Particularly in the traditional Yoga of knowledge, but certainly not limited to that path, there is a prominent methodology of bringing calm, peace and focus to the being, applying the understanding that the outer world is illusory in its objects of desire and the play of the dualities. The seeker who follows this method focuses his attention on the wide, immobile, peace-filled Brahman, the Absolute, and treats the world as a matter of indifference, something to be disregarded and abandoned in the higher quest. While the seeker still resides in the world, all events and stimuli are treated as unimportant and are either wholly disregarded, or relegated to a matter of indifference as to what they do and how they turn out. The great Yogi of the Tibetan Mahayana tradition, Milarepa, was known to be so focused on his meditation that he cared not for specific food, nor clothing as he practiced his meditation. Naga sadhus also pay no attention to where they sleep, how they are clothed or what they eat. In the Christian tradition, anchorites would historically go into the desert with no source of food, clothing or shelter to “find God”. The bodily comforts and concern for the events of the worldly life hold no attraction for such seekers–they treat these things with indifference. The story of the Buddha renouncing a life as a prince in a wealthy kingdom, giving up family, riches, power and influence to be able to carry out his spiritual quest unimpeded by any outer concerns, is legendary.
Sri Aurobindo notes regarding this method: “It puts away desire from the mind, discards the ego which attributes these dual values to things, and replaces desire by an impartial and indifferent peace and ego by the pure self which is not troubled, excited or unhinged by the impacts of the world. … This way too develops three results or powers by which it ascends to peace.”
“First, it is found that the mind is voluntarily bound by the petty joys and troubles of life and that in reality these can have no inner hold on it, if the soul simply chooses to cast off its habit of helpless determination by external and transient things. Secondly, it is found that here too a division can be made, a psychological partition between the lower or outward mind still subservient to the old habitual touches and the higher reason and will which stand back to live in the indifferent calm of the spirit. There grows on us, in other words, an inner separate calm which watches the commotion of the lower members without taking part in it or giving it any sanction. At first the higher reason and will may be often clouded, invaded, the mind carried away by the incitation of the lower members, but eventually this calm becomes inexpugnable, permanent, not to be shaken by the most violent touches…. And, finally, the outer mind too accepts by degrees this calm and indifferent serenity; it ceases to be attracted by the things that attracted it or troubled by the griefs and pains to which it had the habit of attaching an unreal importance. Thus the third power comes, an all-pervading power of wide tranquility and peace, a bliss of release from the siege of our imposed fantastic self-torturing nature, the deep undisturbed exceeding happiness of the touch of the eternal and infinite replacing by its permanence the strife and turmoil of impermanent things…. [The soul] … observes the world only as the spectator of a play or action in which it is no longer compelled to participate.”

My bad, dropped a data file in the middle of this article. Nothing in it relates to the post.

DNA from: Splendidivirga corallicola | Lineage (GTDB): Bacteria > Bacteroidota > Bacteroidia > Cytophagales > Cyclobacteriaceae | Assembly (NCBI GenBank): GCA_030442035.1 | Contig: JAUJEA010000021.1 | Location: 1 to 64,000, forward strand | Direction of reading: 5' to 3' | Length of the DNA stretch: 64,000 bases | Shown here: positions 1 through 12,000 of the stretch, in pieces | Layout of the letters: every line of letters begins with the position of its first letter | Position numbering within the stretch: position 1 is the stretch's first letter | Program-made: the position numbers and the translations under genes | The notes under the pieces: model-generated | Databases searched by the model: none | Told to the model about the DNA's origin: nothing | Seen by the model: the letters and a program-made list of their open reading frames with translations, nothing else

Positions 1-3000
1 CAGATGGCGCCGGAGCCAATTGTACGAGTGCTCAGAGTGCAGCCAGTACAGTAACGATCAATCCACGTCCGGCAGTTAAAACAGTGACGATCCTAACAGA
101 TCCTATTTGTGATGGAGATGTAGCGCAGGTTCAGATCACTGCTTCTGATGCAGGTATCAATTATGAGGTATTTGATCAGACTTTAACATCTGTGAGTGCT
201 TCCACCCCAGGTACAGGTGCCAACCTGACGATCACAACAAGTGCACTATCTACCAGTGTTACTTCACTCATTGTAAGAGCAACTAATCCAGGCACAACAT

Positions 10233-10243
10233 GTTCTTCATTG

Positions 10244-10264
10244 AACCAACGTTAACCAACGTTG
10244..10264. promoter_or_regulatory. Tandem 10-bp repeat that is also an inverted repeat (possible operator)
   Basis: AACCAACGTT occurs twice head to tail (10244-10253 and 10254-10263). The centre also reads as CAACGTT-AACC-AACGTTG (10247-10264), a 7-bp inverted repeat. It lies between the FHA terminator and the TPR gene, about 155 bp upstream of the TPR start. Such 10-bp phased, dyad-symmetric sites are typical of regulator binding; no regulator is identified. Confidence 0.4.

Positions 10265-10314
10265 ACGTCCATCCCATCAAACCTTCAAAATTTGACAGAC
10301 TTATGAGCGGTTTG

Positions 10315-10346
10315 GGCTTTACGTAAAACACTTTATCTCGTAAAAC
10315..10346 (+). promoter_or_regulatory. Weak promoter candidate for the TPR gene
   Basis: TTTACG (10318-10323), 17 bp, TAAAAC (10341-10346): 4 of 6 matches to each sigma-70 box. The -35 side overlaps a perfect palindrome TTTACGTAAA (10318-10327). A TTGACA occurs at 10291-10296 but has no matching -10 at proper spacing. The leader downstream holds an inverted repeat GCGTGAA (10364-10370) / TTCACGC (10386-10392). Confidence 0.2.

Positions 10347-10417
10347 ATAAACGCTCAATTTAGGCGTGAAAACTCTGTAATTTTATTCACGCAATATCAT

Sri Aurobindo, The Synthesis of Yoga, Part Four: The Yoga of Self-Perfection, Chapter 12, The Way of Equality, pp. 684-685